Supreme Court Okays CD-ROM Reproductions Of Magazines In Annoying Formats Only
from the the-less-useful,-the-better dept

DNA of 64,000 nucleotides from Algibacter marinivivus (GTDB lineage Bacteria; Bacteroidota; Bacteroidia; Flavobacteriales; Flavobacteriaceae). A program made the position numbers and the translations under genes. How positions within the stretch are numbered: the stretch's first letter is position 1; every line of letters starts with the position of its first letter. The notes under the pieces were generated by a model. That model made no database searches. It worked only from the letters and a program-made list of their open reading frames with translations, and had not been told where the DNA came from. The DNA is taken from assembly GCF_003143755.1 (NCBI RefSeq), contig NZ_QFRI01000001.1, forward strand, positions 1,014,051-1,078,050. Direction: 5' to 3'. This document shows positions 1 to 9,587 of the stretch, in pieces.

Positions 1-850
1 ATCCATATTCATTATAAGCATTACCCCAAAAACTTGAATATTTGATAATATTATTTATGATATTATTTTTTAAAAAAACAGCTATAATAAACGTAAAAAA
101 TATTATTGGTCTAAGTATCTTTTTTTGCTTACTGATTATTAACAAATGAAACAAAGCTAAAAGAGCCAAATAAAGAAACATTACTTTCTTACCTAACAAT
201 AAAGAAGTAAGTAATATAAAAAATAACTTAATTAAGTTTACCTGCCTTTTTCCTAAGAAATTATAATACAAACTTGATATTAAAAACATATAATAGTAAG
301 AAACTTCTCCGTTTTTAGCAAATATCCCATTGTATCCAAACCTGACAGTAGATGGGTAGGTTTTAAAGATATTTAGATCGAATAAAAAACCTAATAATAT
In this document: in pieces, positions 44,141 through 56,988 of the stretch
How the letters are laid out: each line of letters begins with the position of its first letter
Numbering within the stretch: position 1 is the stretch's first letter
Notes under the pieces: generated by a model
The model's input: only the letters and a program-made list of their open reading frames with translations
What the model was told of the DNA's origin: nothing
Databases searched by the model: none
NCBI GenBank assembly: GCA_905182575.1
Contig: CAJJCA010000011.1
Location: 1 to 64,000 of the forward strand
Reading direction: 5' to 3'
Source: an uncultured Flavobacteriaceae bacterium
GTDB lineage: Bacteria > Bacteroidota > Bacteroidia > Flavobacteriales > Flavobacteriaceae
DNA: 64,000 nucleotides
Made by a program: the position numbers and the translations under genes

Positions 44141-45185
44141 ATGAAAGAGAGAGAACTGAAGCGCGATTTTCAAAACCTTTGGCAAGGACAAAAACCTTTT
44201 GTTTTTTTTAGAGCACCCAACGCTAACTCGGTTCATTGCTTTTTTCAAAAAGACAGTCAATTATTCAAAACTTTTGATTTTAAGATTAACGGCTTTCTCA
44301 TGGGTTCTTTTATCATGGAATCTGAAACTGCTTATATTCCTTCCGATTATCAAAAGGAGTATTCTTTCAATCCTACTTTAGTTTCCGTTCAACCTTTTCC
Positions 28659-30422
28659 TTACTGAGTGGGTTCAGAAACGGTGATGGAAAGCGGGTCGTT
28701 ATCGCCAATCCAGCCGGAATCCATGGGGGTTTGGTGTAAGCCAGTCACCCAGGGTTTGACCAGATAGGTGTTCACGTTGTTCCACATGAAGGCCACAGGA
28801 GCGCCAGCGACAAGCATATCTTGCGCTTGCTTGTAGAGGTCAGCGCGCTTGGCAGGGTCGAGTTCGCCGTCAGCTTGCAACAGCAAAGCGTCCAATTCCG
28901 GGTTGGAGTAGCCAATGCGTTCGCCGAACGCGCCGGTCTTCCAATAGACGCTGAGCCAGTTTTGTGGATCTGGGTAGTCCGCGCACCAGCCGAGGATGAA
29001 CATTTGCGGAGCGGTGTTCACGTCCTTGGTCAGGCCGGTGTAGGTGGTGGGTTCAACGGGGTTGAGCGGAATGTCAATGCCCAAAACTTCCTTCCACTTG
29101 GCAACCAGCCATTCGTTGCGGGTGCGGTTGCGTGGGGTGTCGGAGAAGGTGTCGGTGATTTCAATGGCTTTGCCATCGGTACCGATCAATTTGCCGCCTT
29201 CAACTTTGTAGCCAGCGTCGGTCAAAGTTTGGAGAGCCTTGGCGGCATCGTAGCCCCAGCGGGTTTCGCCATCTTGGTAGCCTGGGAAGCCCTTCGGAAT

A few years ago, in a famous case, the Supreme Court ruled that newspapers and magazines that put out CD-ROMs containing searchable databases of their archives violated the copyrights of freelance authors who never approved that their content be used that way. The publications were told they would need to pay the freelancers again to publish this kind of archive, which is a bit of a shame. The Court's argument was that this really was a "new" use of the content. This has scared off many publications from putting out electronic archives if it includes the work of freelancers from an age before electronic republishing rights were included in any contract. This has resulted in publishers putting out CD-ROMs that are annoying to use. Both National Geographic and the New Yorker tried to skirt the earlier ruling by publishing CD-ROMs that display the old magazines as scans of the magazine, rather than as searchable databases. You can't copy and paste the text. You can't jump easily from article to article or issue to issue. Basically, they've tried to make it act as much like the old magazine as possible, to fit in under the earlier ruling. However, some freelance writers still didn't like this and sued National Geographic. Both the federal court and the appeals court ruled against them, saying that republishing the scans was perfectly fine -- and now the Supreme Court has refused to hear the case, meaning we can all look forward to other annoying to use CD-ROM archives of old publications -- at least until the copyright runs out on these articles (as if that will ever happen).